Some bond funds are actively managed, which means professional fund managers try to pick a mix of bonds that will deliver returns that are better than a given benchmark. Others are ‘passive’ or ‘index’ funds which seek to track the performance of particular bond market benchmarks.
A bond investment fund pools money from many investors to purchase a diversified selection of bonds. Bond funds come in several ‘flavours’, investing in the different types of bonds described previously in different mixes and levels of credit quality.
A bond’s credit rating reflects the rating agency’s opinion of the issuer’s ability to pay interest on the bond and, ultimately, to repay the principal at maturity. If payments aren’t made in full and on time, the issuer has ‘defaulted’ on the bond.
Bond rating codes explained
|Investment- grade bonds||Aaa||AAA||Highest quality with the lowest risk; issuers are exceptionally stable and dependable.|
|Aa||AA||High quality, the slightly higher degree of long-term risk.|
|A||A||High-medium quality, many strong attributes but somewhat vulnerable to changing economic conditions.|
|Baa||BBB||Medium quality, adequate but less reliable over the long term.|
|Non- investment- grade bonds||Ba||BB||Somewhat speculative, moderate security but not well safeguarded.|
|B||B||Low quality, future default risk.|
|Caa||CCC||Poor quality, the clear danger of default.|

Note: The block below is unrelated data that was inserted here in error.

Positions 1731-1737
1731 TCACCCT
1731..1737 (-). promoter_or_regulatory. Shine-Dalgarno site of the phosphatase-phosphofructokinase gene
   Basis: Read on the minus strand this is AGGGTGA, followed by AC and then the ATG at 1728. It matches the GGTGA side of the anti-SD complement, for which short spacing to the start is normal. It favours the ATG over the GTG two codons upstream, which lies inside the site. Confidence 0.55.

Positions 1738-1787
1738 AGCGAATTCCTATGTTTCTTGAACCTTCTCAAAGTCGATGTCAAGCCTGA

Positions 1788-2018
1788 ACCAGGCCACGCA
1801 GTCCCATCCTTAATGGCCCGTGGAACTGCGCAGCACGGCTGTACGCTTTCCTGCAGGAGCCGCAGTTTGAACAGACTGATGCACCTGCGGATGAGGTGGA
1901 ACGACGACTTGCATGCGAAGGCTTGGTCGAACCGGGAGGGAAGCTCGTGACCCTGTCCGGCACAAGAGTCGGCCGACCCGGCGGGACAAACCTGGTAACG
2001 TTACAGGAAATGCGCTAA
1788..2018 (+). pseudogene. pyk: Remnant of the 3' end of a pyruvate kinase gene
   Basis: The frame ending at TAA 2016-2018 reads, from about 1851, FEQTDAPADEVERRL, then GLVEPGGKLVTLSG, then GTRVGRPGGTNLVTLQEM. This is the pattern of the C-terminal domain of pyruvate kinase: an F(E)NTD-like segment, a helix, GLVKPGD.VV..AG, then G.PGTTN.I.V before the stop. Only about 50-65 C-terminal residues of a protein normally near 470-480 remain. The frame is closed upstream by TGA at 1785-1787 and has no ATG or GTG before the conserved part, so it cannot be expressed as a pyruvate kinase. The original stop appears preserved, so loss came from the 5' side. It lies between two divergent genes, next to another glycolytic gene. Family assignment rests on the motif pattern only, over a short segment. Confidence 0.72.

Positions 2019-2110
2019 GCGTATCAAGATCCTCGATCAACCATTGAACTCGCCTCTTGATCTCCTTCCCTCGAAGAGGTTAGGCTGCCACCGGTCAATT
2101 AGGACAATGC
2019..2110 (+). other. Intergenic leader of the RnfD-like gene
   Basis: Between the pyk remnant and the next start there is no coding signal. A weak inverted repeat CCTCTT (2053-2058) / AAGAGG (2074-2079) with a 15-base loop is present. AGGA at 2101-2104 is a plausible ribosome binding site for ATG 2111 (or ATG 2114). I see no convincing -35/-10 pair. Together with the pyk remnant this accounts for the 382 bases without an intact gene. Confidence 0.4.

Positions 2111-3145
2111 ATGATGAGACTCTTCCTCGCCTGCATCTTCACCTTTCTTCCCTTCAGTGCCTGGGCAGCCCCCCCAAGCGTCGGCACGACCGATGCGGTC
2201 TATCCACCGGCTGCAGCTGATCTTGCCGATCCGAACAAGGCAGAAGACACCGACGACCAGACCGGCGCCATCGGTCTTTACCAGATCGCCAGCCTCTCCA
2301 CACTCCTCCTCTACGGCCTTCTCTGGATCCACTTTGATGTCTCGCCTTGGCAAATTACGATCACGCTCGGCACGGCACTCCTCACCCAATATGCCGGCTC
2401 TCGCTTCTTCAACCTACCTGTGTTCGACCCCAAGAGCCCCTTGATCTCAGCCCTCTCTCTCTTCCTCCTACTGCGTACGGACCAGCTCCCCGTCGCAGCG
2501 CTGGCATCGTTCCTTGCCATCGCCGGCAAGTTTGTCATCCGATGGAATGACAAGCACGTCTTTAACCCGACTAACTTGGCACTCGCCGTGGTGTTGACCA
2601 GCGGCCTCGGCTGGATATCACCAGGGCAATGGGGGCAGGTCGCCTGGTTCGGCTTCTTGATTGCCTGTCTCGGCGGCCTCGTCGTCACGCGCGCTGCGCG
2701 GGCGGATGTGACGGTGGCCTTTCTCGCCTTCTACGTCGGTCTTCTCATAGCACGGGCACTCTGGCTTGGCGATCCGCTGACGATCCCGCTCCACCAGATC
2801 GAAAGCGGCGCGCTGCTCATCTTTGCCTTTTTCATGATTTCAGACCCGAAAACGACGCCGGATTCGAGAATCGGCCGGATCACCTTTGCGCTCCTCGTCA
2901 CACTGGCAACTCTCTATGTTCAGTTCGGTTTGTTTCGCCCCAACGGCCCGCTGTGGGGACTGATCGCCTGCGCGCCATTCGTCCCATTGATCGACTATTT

|Ca||CC||Highly speculative, often in default.|
|D||In default, not paying interest or principal|
Bond investing strategies
Bond investors can choose from many different investment strategies, depending on the role or roles that bonds will play in their investment portfolios.
Passive strategies — Buy-and-hold approaches: Investors seeking capital preservation, income and/or diversification may simply buy bonds and hold them until they mature. The interest rate environment affects the prices buy-and-hold investors pay for bonds when they first invest and again when they need to reinvest their money at maturity. Strategies have evolved that can help buy-and-hold investors manage this inherent interest rate risk. One of the most popular is the bond ladder.
Other passive strategies: Investors seeking the traditional benefits of bonds may also choose from passive investment strategies that attempt to match the performance of bond indexes. For example, a core bond portfolio in the U.S. might use a broad, investment grade index, such as the Barclays U.S. Aggregate Index, as a performance benchmark, or guideline. Similar to equity indexes, bond indexes are transparent and performance is updated and published daily.
Active strategies: Investors who aim to outperform bond indexes use actively managed bond strategies. Active portfolio managers can attempt to maximise income or capital (price) appreciation from bonds, or both. Many bond portfolios managed for institutional investors, many bond mutual funds and an increasing number of ETFs (exchange-traded funds) are actively managed.
One of the most widely used active approaches is known as total return investing, which uses a variety of strategies to maximise capital appreciation. Active bond portfolio managers seeking price appreciation try to buy undervalued bonds, hold them as they rise in price and then sell them before maturity to realise the profits. Active managers can employ a number of different techniques in an effort to find bonds that could rise in price.
Recommend0 recommendationsPublished in